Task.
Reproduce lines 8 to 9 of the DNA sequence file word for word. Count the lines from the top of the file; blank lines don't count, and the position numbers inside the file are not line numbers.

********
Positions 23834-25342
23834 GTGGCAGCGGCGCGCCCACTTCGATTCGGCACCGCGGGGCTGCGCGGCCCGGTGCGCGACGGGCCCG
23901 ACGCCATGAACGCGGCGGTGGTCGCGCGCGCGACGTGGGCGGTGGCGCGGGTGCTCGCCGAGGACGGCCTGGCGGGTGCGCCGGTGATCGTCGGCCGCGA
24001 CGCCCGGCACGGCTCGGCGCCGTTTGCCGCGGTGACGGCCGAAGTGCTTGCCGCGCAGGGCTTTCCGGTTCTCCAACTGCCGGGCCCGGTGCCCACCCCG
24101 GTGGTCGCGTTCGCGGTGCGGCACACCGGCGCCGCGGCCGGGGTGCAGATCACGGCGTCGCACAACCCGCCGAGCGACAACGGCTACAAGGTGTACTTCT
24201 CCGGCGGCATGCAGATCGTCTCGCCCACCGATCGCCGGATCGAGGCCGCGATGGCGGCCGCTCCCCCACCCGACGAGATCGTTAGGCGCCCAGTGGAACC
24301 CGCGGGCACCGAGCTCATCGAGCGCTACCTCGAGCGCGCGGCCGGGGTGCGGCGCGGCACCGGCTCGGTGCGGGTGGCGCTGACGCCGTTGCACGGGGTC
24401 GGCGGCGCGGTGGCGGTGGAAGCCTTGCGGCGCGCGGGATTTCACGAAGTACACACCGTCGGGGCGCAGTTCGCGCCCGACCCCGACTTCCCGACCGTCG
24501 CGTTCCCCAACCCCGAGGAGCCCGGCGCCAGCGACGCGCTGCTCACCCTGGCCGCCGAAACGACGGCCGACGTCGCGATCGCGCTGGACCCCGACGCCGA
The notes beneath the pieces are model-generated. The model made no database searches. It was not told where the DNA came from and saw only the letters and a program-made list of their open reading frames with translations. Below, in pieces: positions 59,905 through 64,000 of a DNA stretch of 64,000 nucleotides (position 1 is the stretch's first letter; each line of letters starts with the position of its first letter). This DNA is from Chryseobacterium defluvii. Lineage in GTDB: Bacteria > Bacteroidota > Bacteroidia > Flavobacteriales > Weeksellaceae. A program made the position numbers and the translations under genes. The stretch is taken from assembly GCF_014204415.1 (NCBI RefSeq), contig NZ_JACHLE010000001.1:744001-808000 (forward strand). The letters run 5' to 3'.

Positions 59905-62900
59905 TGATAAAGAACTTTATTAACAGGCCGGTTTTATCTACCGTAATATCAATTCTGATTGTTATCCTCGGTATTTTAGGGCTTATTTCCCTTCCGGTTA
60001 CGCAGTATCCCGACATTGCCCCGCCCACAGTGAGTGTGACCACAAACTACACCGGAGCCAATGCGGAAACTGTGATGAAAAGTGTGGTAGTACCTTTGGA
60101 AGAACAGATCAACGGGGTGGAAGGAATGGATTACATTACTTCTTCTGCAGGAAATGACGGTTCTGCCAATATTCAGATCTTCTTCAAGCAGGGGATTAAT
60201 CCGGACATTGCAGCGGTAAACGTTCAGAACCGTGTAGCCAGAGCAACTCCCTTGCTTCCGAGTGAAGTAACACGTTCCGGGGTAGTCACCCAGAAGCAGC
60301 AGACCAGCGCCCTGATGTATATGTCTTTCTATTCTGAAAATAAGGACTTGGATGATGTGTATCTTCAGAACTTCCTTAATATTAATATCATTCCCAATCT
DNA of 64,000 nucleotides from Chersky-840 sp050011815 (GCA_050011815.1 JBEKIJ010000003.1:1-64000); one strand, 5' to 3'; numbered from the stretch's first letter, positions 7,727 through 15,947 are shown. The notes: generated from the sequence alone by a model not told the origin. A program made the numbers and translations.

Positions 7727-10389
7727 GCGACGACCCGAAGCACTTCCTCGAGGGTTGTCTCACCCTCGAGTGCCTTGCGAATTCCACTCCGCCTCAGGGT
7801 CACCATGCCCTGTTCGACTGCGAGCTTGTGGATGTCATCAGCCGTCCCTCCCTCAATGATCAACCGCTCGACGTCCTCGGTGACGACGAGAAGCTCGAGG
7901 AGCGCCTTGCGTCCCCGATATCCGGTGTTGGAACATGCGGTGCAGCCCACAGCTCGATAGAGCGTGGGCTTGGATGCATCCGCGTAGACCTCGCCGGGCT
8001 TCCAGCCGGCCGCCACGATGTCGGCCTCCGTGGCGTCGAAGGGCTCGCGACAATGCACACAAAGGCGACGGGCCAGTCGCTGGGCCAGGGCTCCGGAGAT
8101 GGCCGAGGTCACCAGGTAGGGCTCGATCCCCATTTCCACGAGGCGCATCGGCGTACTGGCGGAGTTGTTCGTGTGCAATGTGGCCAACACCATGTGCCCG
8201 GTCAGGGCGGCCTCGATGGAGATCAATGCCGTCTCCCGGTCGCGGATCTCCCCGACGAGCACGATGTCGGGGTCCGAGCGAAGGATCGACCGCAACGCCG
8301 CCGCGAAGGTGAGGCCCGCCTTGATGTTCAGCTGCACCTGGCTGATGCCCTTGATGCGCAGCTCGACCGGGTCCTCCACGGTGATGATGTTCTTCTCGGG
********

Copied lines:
24401 GGCGGCGCGGTGGCGGTGGAAGCCTTGCGGCGCGCGGGATTTCACGAAGTACACACCGTCGGGGCGCAGTTCGCGCCCGACCCCGACTTCCCGACCGTCG
24501 CGTTCCCCAACCCCGAGGAGCCCGGCGCCAGCGACGCGCTGCTCACCCTGGCCGCCGAAACGACGGCCGACGTCGCGATCGCGCTGGACCCCGACGCCGA